Kate Ott, Drew University

Academics often muse about audience. For those of us with explicit social justice commitments, we often live in a shame cycle waffling between how much time we devote to writing for campus-wide tenure committees, the guild, lay folks, public communities, or even policy makers.

We have a tradition at our institution that has led me to reflect on this question of audience. Faculty members upon returning from sabbatical give the Matriculation Address which is set in the context of a worship service and both welcomes new students and evidences for colleagues sabbatical research. The audience of the address is theological school students and families, faculty and staff, and University administrators.

The process of crafting my Matriculation Address helped me wrestle with looming questions of audience and my justice commitments. I share my reflections as one approach among many and an attempt to push back on the presumed hierarchy of publishing formats.

A central question animates all of my work: “How do we educate for moral formation in the face of structural or systemic barriers that create oppressive conditions limiting or deforming moral imagination?” For me, all writing has a pedagogical purpose. In our current cultural and historical context we face paralyzing ethical issues related to ecological degradation, global wars, racism, epidemics of sexual violence, and so on. We desperately need to consider this question as we respond to these issues.

In my matriculation address, I used the Hebrew scriptures in the book of Habakkuk (2: 1-3) to articulate my approach to social ethics as an opportunity to name, create, or propose shifts in moral vision. I suggest that small shifts in moral vision bring new understandings – sparks of change – to subvert or shed the grand scale systemic stuckness of our current circumstances that suppress human flourishing. These small shifts arise in and develop out of everyday ethics.

Write the vision;
   make it plain on tablets,
   so that a runner may read it.

Habbakuk 2:2, NRSV

Ultimately, what I argue for in all of my writing, and hopefully my living, is that our everyday actions matter to how current moral crises will continue or subside. I have seen a new moral vision sparked by a 140-character tweet as well as a 250-page book. Thus, I know my scholarship needs many audiences if it is to have an impact beyond my own job security. I write for my colleagues in academic journals, for the church through curricula and books, and for a justice-seeking public on blogs and social media outlets.

I will admit that I do not consider my peer-reviewed research contributions my primary success. Rather, my acumen at translating ethical scholarship across audiences and publishing in a wide variety of styles and outlets impacts a diversity of individuals and communities who are seeking new moral visions. As an activist-scholar, my commitments require new forms of publication, like popular Christian magazines, blogging, and curricular development, reaching broader audiences in addition to historic modes of publishing.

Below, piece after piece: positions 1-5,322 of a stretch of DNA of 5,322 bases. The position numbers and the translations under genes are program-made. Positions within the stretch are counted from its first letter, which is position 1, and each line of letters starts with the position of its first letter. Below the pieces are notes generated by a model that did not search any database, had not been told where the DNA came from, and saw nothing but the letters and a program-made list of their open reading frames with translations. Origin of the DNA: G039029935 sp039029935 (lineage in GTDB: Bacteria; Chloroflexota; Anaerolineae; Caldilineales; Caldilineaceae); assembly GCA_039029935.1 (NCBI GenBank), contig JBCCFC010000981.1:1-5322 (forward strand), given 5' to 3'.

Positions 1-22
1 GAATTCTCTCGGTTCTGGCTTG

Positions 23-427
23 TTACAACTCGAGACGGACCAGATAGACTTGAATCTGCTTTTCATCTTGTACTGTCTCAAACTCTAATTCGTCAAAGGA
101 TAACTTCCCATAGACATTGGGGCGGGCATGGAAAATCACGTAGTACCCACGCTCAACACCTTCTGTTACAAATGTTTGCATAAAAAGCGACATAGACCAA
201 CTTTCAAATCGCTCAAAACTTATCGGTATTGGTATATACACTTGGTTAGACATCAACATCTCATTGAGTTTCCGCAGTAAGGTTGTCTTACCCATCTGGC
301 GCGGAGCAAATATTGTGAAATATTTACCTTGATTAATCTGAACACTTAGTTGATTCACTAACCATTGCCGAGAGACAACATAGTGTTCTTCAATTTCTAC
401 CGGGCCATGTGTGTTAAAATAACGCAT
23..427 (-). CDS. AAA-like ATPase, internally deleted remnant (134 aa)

For me, no singular approach to teaching and scholarship is adequate when seeking partnership with communities of accountability. For example, I want my work related to sexual ethics to impact the children and youth for whom I claim to speak. That means I cannot only write for their parents (Sex + Faith book) or Christian leadership and the academy (chapters and articles that address the moral obligation for sexuality education in churches, revisioning concepts of moral agency and children, theological renewals of sexual ethics). I also write curricula that will be used directly in youth programming and test it out with kids I meet all over the United States. I am at work using a similar process to address moral imagination and digital ethics.

This process of writing in different styles for different audiences yields creative and integrative knowledge production. For me, cultivating such a professional life is a vocational stance that responds to a call to seek justice in our world and to bring about communities more closely resembling the common good.

Others may choose to create partnerships, where a few individuals with various writing specialties translate material for various audiences. No matter how we go about expanding our audiences. A variety of publication styles should be valued in the academy, and we need to do more to teach emerging scholars how to write in different media and mediums. 

Kate Ott is an Assistant Professor of Christian Social Ethics and University Scholar in Everyday Ethics at Drew University. She publishes on issues of sexuality (including reproductive issues), children and moral agency, technology and feminism in religion – and she writes for many audiences.